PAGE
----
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There are times when for one reason or another, a newborn photo session can’t be done within the first two weeks of the baby’s life. This was, and still is, the case right now for a few of my clients who had newborn sessions scheduled in the spring of 2020. This period happened to coincide with the early days of the Corona virus pandemic. I had to put all of my shoots on hold due to the stay-at-home orders in place here in my hometown of Washington, DC.

Though I was so sad I wasn’t able to photograph those sessions, it was especially disappointing for the new parents who had their hearts set on documenting the very fleeting newborn stage of their baby’s life. These clients planned far in advance—they had contacted me months ago to book their sessions, we had already been exchanging regular emails, and had met in person for planning consultations—all before business closures were imminent. We were just awaiting the birth of their babies when the stay-at-home orders were issued, forcing us to postpone their photo sessions.

After many years of experience photographing babies at all stages throughout the first year, I was able to offer my clients some words of comfort and reassurance. I told them with full confidence that whenever those postponed photo sessions are finally able to take place, their babies will be at a stage of development that has its own exciting and unique moments worth capturing, whatever stage that may be.

If you are a new parent or parent-to-be considering having your newborn photographed, but need to wait or postpone for any reason, read on. Find out all the details I shared with my own clients about other developmental milestones that we could plan their photo sessions around and why my personal favorite time to photograph babies is around 6 to 8 months old.

Milestones by age that also make great images after the newborn stage:

  • 3 Months

    • By the 3 month mark, babies become much more responsive to interactions with their parents and other external stimulation.

     

    • They can engage in back-and-forth play, such as imitating facial expressions and mimicking sounds to make “conversation.”

     

    • They can make eye contact and smile, which is especially gratifying after the intense early days of caring for an infant.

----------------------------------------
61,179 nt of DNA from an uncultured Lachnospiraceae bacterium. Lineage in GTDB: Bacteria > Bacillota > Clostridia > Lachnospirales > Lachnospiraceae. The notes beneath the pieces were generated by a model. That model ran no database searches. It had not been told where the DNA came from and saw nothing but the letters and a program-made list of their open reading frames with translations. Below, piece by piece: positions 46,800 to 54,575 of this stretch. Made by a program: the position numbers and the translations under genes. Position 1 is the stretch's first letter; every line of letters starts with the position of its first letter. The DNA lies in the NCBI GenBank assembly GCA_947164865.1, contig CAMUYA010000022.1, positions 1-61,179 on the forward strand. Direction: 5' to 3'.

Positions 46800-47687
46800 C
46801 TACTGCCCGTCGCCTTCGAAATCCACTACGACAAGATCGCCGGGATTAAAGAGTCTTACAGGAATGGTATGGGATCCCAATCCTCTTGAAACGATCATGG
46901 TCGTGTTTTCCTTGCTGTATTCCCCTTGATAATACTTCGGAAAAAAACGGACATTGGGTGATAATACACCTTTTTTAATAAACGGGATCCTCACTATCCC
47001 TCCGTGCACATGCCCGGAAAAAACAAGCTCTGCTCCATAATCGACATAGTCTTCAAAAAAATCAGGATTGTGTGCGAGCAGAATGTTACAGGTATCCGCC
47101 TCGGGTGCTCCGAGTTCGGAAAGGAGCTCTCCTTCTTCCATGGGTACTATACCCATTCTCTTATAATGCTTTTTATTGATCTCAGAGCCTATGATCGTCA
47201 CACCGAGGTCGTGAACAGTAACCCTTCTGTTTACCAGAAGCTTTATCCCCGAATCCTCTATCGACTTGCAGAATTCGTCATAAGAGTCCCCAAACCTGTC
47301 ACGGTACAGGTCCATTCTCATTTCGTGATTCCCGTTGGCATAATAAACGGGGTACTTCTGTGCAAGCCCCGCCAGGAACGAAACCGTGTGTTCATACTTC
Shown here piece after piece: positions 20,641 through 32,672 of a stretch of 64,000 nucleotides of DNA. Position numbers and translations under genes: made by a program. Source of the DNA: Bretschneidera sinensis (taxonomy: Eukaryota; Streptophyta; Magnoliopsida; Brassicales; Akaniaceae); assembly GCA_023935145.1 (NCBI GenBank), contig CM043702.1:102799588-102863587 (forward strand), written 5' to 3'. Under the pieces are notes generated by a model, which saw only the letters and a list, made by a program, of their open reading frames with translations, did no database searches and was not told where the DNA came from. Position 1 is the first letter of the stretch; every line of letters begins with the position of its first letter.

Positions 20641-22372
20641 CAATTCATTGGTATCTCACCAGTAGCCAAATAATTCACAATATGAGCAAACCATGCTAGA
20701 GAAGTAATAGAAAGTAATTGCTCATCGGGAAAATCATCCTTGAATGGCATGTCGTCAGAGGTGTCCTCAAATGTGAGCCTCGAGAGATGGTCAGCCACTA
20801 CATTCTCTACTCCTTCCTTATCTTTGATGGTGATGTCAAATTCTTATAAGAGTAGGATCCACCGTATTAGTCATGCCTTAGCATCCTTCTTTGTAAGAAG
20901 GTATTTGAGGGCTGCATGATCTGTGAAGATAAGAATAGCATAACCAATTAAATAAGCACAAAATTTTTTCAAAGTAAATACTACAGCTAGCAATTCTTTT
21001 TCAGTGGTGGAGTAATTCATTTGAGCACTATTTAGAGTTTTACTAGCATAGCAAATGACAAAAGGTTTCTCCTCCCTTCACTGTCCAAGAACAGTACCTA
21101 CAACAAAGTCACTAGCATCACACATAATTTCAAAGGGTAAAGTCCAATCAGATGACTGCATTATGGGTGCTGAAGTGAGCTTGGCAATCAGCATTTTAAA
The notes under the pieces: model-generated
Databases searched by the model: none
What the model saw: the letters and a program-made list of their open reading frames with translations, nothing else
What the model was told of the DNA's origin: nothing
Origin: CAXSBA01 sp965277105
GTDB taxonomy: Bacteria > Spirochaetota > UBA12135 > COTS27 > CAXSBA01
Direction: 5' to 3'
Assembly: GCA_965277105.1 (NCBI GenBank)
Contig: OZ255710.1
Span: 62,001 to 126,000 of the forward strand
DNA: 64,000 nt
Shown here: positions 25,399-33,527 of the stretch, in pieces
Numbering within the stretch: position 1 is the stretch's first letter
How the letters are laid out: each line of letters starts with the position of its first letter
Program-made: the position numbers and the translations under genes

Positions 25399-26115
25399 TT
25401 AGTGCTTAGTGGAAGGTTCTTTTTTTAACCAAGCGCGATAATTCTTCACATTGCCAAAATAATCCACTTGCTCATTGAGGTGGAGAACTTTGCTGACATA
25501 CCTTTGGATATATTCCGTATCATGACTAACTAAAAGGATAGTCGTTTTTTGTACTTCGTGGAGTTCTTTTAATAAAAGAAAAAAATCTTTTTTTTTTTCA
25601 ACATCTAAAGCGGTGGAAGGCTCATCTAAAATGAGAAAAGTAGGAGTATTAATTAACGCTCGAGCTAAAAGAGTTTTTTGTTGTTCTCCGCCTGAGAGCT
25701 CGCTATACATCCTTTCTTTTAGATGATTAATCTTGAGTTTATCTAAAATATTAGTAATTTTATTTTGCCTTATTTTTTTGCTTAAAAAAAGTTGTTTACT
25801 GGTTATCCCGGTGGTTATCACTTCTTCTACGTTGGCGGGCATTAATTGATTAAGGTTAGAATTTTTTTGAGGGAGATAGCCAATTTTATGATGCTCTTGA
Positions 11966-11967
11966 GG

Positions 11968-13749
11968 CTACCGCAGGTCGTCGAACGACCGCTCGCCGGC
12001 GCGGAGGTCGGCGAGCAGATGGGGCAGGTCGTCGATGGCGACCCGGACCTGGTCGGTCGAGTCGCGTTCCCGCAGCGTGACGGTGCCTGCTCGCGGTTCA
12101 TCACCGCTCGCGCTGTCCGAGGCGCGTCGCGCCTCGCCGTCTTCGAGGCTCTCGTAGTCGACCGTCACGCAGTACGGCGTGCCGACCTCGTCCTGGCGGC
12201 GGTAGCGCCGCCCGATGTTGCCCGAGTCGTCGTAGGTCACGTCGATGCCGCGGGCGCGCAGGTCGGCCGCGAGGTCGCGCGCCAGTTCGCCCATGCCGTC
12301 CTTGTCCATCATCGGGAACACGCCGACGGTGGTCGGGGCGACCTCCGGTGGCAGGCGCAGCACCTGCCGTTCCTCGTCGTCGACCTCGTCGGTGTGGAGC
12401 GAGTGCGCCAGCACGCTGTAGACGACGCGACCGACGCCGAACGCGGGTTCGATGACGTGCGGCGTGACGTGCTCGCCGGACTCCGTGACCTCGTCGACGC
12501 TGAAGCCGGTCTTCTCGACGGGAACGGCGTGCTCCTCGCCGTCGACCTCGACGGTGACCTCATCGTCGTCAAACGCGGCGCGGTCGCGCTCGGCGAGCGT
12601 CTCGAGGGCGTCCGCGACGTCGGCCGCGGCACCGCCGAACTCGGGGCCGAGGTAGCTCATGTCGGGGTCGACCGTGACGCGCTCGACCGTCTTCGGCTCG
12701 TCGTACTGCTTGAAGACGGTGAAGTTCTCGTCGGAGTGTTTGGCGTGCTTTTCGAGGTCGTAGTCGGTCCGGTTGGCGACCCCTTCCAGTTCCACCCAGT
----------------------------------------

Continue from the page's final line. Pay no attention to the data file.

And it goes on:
• A baby’s personality begins to emerge. They will display some characteristics now that will still be recognizable in years to come as their own distinct traits.

     

    • Younger babies need to have their heads supported, but by 3 months they have likely gained enough neck strength to support and lift up their own heads. This makes it possible to photograph a 3-month-old baby lifting and holding up his or her own chest and head while doing tummy time.

     

  • 6 Month Milestones

    • At around 6-months old, babies are learning to sit on their own.They are still a bit unstable and may need some propping, but they can usually sit unsupported for short periods of time without tipping over, especially while leaning forward on their hands.

    • This is a great age to photograph a new baby with young siblings who may not be able to hold or support an infant securely.

    • They are social, will smile easily, and can even laugh and squeal with delight.

    • Their parents—who now have a good sense of their baby’s new likes and dislikes—can elicit big smiles when they engage and play games like peek-a-boo.

    • Six-month-old babies are very curious, exploring through touch by reaching, grasping, and mouthing anything they can get their hands on.

    • Though they can’t yet crawl, they may be able to get up on their hands and knees.

  • 9 Month Milestones

    • At 9 months or so, babies start exploring independently by trying to crawl, pulling themselves up to standing, and eventually cruising.
    • They can understand and follow easy commands, like “get the ball” while a parent points to a ball.
    • They can play peek-a-boo in return

  • .12 Month Milestones

    • At around 12 months, they are at the cruising stage and some may even have started walking. By now they can usually stand up and sit back down on their own.
    • They can likely turn pages of a book, throw a ball or roll a ball back and forth.
    • They may enjoy dancing and moving to their favorite music.
    • They can wave goodbye.

 Here are some resources with more detailed information about developmental milestones for you to explore:

Professional Washington DC Photographer Julie KubalAbout the Author:

Julie Kubal is a child and family portrait artist and photographer serving Washington DC, Maryland, and Northern Virginia. She is passionate about creating warm and meaningful artwork through modern portraits and lifestyle photography at a location of your choice!